Now start rotating the shirt around the board, ironing a section and then rotating, ironing, rotating: You've done the front left panel, so lift and pull it toward you until the last area you ironed is now at the edge by you, with the already-ironed part hanging down in front of you and unironed part on the main area ready to get ironed. You're most of the way around to the back now. Iron. Rotate again and do everything in front of you. These parts are the easiest because it's just flat fabric. One more turn and now the front right shirt panel is in front of you, with the strip of buttons running along the opposite edge of the board. Quickly do the non-button parts of the panel just like the first panel. Now drive the pointy end of the iron in and out of each space between buttons. That whole thing from panel to panel is 30 or 45 seconds.

And you're done. 3 minutes tops once you get the hang of it.
posted by kookoobirdz at 6:15 PM on November 16, 2009 [8 favorites]

Iron shirts while slightly damp - I iron them straight out of the washer. Ironing dry shirts is much less effective.

Skip the sleeves if you're really pressed for time, or just do one side as DrGail suggests.

Heck just follow DrGail. You should be ironing large sections of the shirt at one time, and never going back over to redo anything. That's collar (front/back), shoulders (left/right), fronts (left/right), back(left/right), and sleeves.
posted by meowzilla at 6:21 PM on November 16, 2009

Oh, and for that pleat thing in the center back, if your shirt has one, anchor the collar end around the pointy end of the board. Place the iron centered on the yoke pointing at the bottom of the shirt and push down. Pull the bottom center of the shirt tight so the pleat thing straightens out, go back and forth a few times over it, top to bottom to top, as low as you'd like that pleat thing to go, say a third of the way down or so.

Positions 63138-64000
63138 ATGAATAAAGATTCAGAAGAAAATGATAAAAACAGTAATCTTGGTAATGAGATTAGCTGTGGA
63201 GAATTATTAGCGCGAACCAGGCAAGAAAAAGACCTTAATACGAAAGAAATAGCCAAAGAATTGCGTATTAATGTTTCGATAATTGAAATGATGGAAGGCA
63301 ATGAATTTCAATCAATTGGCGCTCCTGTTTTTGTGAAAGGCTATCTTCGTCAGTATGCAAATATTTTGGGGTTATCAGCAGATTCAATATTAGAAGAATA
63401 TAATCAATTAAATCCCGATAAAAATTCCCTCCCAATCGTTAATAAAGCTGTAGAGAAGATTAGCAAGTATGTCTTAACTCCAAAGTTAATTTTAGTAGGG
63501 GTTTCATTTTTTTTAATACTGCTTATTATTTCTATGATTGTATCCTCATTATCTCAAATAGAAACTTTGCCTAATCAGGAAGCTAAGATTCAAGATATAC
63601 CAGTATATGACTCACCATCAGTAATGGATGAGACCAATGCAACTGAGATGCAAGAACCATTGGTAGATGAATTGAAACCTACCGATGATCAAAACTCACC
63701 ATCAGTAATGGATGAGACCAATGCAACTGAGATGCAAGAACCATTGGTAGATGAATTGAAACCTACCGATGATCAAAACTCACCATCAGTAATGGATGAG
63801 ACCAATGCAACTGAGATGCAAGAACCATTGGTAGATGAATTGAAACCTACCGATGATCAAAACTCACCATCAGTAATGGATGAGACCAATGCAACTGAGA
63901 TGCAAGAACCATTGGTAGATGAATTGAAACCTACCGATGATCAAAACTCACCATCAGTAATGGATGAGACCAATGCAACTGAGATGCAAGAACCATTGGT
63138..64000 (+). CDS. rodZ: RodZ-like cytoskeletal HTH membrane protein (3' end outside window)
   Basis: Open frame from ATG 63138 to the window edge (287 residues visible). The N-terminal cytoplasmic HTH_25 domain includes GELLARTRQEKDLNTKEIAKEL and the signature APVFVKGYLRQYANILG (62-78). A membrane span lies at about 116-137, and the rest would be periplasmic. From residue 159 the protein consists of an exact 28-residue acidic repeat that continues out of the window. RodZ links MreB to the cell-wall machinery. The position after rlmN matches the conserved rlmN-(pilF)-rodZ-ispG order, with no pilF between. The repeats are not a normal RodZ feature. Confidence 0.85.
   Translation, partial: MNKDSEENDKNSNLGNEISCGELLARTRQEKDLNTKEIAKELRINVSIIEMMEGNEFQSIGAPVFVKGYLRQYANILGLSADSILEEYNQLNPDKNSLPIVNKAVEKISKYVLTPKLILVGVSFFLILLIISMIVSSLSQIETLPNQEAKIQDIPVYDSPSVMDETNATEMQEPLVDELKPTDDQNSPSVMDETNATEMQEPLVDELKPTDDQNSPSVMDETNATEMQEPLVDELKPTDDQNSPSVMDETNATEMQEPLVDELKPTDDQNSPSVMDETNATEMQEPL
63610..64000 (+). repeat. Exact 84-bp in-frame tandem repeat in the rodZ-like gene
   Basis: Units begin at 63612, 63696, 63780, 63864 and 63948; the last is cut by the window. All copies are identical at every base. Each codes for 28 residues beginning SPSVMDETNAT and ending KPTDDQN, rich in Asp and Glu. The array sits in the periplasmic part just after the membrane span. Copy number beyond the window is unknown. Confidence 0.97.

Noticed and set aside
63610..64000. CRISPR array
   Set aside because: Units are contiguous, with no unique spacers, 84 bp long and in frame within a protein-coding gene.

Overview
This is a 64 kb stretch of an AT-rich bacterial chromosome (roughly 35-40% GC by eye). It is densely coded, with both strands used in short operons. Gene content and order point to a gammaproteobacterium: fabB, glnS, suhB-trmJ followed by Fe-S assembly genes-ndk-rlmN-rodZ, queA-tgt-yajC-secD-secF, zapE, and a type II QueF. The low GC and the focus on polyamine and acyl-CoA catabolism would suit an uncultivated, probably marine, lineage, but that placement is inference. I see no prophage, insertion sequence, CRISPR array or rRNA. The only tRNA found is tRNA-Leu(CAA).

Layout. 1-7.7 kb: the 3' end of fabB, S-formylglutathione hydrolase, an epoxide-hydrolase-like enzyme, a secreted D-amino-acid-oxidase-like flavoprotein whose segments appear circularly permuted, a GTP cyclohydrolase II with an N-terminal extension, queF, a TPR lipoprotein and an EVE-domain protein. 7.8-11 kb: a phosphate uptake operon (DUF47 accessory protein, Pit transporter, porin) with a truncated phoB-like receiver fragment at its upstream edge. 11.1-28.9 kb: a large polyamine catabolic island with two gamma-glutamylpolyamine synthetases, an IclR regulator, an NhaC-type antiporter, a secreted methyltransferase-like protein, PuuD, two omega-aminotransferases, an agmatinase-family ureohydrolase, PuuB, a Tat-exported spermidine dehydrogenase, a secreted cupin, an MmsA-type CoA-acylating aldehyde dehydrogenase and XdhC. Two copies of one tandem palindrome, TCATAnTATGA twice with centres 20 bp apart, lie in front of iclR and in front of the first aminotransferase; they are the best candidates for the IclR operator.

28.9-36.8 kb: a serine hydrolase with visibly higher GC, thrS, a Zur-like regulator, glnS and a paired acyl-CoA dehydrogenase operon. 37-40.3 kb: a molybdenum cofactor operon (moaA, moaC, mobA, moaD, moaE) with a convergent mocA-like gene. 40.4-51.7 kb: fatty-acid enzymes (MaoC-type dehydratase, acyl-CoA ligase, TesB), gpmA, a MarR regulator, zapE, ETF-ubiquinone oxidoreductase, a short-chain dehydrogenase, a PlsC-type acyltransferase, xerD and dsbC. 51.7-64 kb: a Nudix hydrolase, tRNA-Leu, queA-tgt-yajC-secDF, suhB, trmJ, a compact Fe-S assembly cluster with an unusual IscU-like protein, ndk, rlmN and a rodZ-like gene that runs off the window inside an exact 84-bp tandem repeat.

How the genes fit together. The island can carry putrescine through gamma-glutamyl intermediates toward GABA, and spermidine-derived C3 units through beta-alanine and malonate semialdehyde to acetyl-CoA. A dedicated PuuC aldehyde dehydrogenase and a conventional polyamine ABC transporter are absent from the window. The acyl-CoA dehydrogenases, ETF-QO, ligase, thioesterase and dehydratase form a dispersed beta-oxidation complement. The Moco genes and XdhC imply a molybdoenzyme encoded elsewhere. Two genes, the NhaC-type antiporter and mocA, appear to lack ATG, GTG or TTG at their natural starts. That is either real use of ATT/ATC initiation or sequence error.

posted by kookoobirdz at 6:21 PM on November 16, 2009

My mother always said the best way to iron was to "chase the wrinkles around the shirt."

I start with the board pointing to my left and the shirt shoulder in the point. When done, I pull the shirt forward, and move to the back, then pull it forward for the front left panel. I then iron the yoke, the collar, and then each arm. It is the fastest way I know how to do it, and that even involves several repositions as my shirts are much larger than the width of an ironing board. I did 16 shirts in two hours on Sunday, so this method certainly works - though the majority of my shirts are "wrinkle-free" or "wrinkle-resistant."
posted by gagoumot at 7:42 PM on November 16, 2009

I highly recommend investing in a steamer. I just bought the one seen here a couple weeks ago. I cannot tell you how drastically my life has changed. It sounds dramatic, but it is so true. There is a part included that you can use to make creases easily, and there is also a upholstery brush included. The only down side is that if you want to use starch you probably need to use an iron, but I still think you could take care of most of the work with the steamer, then go back over the shirt with an iron when you apply the starch.
posted by junipero at 8:21 PM on November 16, 2009

I take 10 minutes. I use water in a spray bottle. For cotton, I turn the temperature all the way up; about half for blends or synthetics.
posted by neuron at 9:59 PM on November 16, 2009

One last tip. It occurs to me that these days I only iron the front side of each sleeve. Since both sides are pressed flat and steam shoots through both, the under layer really gets done well enough that way. So there's some more time savings. When you want it to look nice and crisp, use that Magic Sizing in a spray can - I like the lemon scent. Oh and in my scenario above, the board was pointing to my left.
posted by kookoobirdz at 7:41 AM on November 17, 2009